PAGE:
I’d agree that theft is a poor choice of words relative to cheating or fraud, except in the rare case where the plagiarized work is published before the legitimate one is published (well, not really that rare, it happens in the case of professors stealing from the graduate students that they advise all the time).

    • andrew oh-willeke

      I’m not sure that it is important that honest competitors are deprived of opportunity. Plagiarism of an essay about a novel when you are the only living literary scholar who writes about the works of the author in question is still wrong, even if no one but you would ever have written an original essay instead and the source for the plagiarism died many generations ago.

      The wrong is that the plagiarist is defrauding the reader (depriving the reader of the honest services and truth that the reader was entitled to expect from the writer) and that the writer is unjustly enriching himself in the intangible currency of reputational credit, not that either the source scholar or a would be competitor was harmed.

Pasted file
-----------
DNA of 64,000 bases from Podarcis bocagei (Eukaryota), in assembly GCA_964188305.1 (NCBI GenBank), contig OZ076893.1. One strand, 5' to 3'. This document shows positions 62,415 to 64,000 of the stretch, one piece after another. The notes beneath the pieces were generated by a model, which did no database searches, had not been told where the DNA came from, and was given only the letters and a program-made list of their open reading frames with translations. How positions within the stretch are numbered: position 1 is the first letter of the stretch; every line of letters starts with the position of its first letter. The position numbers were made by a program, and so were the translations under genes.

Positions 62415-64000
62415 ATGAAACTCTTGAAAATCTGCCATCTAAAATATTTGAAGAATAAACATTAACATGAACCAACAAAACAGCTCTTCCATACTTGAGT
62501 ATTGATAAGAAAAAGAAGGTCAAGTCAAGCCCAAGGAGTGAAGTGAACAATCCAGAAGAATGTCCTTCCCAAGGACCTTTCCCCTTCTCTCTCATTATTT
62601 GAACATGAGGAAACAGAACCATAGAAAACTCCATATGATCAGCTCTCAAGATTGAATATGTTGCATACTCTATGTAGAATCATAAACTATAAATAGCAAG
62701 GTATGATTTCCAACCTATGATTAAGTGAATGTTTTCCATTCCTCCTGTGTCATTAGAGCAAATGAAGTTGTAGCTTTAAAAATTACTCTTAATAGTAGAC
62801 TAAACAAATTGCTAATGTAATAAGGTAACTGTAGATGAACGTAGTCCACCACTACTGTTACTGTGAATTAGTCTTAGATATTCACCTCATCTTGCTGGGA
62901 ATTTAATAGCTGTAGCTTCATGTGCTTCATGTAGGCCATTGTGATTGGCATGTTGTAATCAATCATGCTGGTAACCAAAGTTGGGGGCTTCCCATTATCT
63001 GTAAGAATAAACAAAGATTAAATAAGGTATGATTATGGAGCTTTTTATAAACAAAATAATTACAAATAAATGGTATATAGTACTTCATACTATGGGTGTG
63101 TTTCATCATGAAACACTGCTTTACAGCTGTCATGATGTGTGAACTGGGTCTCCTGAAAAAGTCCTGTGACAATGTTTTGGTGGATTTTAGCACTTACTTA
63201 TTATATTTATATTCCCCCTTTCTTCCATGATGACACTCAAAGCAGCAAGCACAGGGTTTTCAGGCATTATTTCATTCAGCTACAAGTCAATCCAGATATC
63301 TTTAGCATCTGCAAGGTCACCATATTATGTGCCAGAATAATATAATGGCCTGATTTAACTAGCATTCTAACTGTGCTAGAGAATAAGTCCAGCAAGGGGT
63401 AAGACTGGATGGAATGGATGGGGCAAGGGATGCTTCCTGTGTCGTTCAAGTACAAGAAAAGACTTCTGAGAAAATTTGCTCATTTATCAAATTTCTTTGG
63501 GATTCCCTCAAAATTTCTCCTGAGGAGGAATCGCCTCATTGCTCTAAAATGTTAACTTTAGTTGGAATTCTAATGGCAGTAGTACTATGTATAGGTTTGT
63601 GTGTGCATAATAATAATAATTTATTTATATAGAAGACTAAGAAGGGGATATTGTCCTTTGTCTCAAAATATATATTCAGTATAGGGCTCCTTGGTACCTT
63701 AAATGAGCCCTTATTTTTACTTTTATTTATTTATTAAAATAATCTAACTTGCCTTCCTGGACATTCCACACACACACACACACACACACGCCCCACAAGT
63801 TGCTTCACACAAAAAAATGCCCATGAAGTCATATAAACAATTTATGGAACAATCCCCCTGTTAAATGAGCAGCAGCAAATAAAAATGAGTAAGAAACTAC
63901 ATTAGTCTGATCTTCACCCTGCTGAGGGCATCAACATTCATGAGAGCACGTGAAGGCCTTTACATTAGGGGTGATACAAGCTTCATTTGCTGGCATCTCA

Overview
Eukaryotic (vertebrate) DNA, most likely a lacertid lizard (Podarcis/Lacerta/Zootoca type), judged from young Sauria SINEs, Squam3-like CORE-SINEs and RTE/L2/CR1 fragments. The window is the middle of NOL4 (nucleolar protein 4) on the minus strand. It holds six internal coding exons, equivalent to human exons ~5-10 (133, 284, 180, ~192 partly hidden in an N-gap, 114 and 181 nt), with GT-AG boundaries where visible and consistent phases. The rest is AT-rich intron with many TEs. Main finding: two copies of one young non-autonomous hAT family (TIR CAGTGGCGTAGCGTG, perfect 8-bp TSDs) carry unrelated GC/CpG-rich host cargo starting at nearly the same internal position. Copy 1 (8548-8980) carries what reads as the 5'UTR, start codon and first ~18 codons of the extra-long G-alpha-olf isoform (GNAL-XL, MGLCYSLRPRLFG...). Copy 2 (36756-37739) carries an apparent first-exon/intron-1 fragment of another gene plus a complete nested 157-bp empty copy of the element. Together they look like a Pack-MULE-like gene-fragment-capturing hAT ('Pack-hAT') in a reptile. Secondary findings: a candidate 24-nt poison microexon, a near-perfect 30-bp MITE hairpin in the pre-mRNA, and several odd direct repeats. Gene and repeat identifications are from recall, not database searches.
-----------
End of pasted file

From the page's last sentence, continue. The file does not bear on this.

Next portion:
The victim is generally the reader (who is defrauded), and is not primarily the plagiarist’s fellow scholars. And, since it isn’t obvious that unjust enrichment of the plagiarist is possible in the absence of a reader, it also isn’t clear that plagiarism is wrong until someone is deceived by it.

  • SoldierCynic

    Respectfully nonconcur with the idea of self-plagiarism. If you reuse a portion from one of your previous works as part of a new work without attributing the reused portion back to the previous work, there is still creation in the new content as well as in the new use of the old content. Thus the accusation that you would be counterfeiting credit for new work is false because there is creation in the work arising from the synthesis of the content.

    If I paint a picture of a house this week and next week I paint a picture of the same house from another angle with additional elements, have I plagiarized the first picture?

    • benshoemate

      Paint me the same scene is fine. Print or photocopy it and the value is less. Picasso drew hundreds of dove scratches, valuable cause they were made by his hand.

      If you happen to retype you same words, letter for letter, it means more than an blind copy paste of a previous work because your effort recertifies the thought that you believe the words apply. Intentional vs unintentional plagiarism.